Emotionally mature people observe their thoughts and feelings in order to effectively manage, communicate, and cope with difficult emotions.
Emotional maturity is more than being able to maintain your composure. It’s also:
- understanding what you’re feeling
- being able to show emotions in a healthy way
- recognizing emotions in others
As you age, emotional maturity isn’t guaranteed. Have you heard of the Peter Pan complex? Childhood experiences, modeling the behavior of caregivers, and relationships throughout life can all shape how you experience, express, and balance emotions.
Jennifer Vincent, a licensed mental health counselor in Indianapolis, says that being “emotionally mature is about the art of being both self and socially aware — the ability to recognize emotions in both yourself and others.”
When you’re able to identify your wants and needs and know which ones you can meet and which ones need to be met by others, you may be on your way to emotional maturity.
According to Robyn Smith, a body-centered trauma and relationship coach from Arcata, California, common signs of emotional maturity in adults often include:
- being aware that your emotions are separate from your identity (i.e., you’re not “an angry person;” you sometimes experience anger)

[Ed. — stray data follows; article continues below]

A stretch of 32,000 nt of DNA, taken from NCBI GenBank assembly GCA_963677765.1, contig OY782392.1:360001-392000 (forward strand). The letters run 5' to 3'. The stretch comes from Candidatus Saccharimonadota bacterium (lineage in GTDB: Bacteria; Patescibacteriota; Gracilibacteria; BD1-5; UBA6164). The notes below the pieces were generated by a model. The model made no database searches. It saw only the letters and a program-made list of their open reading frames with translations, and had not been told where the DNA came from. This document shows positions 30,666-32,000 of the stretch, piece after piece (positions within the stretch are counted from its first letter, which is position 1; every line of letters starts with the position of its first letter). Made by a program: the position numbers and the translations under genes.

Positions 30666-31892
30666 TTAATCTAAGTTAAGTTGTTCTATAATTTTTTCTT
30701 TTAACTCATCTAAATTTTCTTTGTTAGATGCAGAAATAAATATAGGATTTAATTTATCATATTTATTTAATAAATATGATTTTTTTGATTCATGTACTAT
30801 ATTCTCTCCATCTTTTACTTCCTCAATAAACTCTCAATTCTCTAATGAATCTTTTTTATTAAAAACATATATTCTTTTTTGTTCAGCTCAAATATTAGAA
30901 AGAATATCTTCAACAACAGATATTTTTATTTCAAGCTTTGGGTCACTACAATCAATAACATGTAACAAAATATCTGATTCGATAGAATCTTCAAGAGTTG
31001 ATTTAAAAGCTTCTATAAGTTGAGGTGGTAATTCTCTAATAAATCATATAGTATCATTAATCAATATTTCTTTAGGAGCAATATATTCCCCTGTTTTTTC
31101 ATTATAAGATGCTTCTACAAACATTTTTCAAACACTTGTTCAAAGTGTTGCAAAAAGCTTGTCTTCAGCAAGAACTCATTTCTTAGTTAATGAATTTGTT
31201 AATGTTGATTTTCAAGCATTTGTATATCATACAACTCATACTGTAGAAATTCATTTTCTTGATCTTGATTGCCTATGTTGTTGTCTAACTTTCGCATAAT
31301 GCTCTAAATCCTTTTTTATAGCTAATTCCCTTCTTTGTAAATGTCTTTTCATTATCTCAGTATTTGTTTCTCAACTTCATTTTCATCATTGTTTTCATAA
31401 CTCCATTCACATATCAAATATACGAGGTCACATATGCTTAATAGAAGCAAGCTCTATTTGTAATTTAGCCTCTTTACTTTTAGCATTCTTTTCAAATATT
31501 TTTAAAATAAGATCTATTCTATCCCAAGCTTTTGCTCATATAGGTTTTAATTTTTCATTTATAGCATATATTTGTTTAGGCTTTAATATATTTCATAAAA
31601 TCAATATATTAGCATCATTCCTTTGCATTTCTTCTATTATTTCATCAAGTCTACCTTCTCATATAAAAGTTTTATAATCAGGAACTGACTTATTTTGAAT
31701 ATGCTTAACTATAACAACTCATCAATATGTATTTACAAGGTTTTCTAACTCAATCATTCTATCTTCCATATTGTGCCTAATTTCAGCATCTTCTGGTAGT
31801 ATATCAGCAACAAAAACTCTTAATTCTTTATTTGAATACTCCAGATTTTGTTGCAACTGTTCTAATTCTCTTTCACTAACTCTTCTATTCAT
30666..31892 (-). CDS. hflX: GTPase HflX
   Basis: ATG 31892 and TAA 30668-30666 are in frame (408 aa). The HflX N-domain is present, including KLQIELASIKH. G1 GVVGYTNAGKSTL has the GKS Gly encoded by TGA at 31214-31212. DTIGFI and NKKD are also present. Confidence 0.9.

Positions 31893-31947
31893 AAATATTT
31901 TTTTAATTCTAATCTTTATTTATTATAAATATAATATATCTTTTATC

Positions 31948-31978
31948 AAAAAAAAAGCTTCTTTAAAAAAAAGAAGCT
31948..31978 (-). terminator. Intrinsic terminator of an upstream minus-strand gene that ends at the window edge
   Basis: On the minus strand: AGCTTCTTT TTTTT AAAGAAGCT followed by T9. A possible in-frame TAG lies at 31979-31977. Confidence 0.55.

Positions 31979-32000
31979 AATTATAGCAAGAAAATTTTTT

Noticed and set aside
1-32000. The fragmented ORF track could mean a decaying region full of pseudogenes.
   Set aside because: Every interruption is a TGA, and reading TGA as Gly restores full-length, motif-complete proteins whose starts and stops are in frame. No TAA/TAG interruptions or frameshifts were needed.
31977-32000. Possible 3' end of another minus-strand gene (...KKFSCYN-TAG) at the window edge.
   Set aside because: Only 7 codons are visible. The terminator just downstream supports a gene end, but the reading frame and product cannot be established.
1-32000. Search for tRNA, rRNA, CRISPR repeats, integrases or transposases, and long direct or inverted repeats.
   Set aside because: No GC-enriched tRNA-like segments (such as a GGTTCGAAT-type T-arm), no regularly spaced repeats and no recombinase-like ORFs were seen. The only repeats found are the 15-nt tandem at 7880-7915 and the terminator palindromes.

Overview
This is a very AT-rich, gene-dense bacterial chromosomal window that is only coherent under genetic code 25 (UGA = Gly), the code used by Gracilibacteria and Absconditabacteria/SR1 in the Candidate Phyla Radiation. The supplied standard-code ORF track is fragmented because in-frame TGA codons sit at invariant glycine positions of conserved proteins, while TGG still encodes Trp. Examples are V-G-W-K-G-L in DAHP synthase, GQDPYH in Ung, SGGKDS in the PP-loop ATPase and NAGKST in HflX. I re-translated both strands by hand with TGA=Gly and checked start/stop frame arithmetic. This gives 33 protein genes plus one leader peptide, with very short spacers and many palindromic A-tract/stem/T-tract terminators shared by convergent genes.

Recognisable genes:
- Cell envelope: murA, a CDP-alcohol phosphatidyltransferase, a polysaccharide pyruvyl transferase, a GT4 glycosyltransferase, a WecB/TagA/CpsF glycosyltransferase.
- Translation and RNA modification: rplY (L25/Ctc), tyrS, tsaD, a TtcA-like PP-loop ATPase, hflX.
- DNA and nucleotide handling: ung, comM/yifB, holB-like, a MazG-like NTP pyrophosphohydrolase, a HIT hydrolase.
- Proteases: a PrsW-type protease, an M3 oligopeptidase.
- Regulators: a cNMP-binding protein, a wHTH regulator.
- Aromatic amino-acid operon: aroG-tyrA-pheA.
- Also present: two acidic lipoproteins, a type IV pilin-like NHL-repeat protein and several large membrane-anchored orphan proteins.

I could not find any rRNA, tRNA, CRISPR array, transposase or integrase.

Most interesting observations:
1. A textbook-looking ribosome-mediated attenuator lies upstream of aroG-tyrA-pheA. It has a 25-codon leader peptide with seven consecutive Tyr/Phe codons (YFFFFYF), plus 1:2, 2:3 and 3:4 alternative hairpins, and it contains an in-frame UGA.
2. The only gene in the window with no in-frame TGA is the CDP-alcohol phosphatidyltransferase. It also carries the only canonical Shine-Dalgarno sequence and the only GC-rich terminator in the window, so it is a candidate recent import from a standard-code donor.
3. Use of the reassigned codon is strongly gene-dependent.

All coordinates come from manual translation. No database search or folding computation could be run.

- taking responsibility for your emotions (not blaming others for how you feel)
- understanding how your emotions manifest in your body
- taking an interest in other people’s emotions and needs
- receiving feedback without becoming defensive or argumentative, even when you don’t agree
- knowing how you feel and freely communicating your emotions
- expressing anger without harming others or yourself
- regulating emotions in a variety of situations
- allowing space for the emotions and experiences of others
- experiencing emotions without allowing them to take over (i.e., remaining calm in a situation even when you’re frustrated)
Emotional maturity vs. emotional regulation
Emotional maturity is not the same as emotional regulation.
Emotional regulation is the ability to recognize and manage the emotions you experience. While it’s a part of emotional maturity, communication and expression of emotions are also necessary.
“Being able to regulate your emotions is an aspect of emotional maturity but emotional maturity entails much more than emotional regulation,” says Smith.
If emotional maturity naturally progressed as you aged, most of the adult population would be emotionally mature. That’s not the case.
A number of factors in life can support or hinder the development of emotional maturity.
Smith notes secure attachment is positively related to emotional maturity.
In psychology, attachment style theory suggests the strength and quality of the bonds you develop with caregivers in childhood impact your adult relationships.
If your emotions were ignored, dismissed, or invalidated when you were a child, you may not reach emotional maturity or experience challenges in that respect. If the opposite happened, it’s likely you have more chances to be emotionally mature early in your adulthood.
Many children learn through modeling or mimicking behaviors they see in those around them.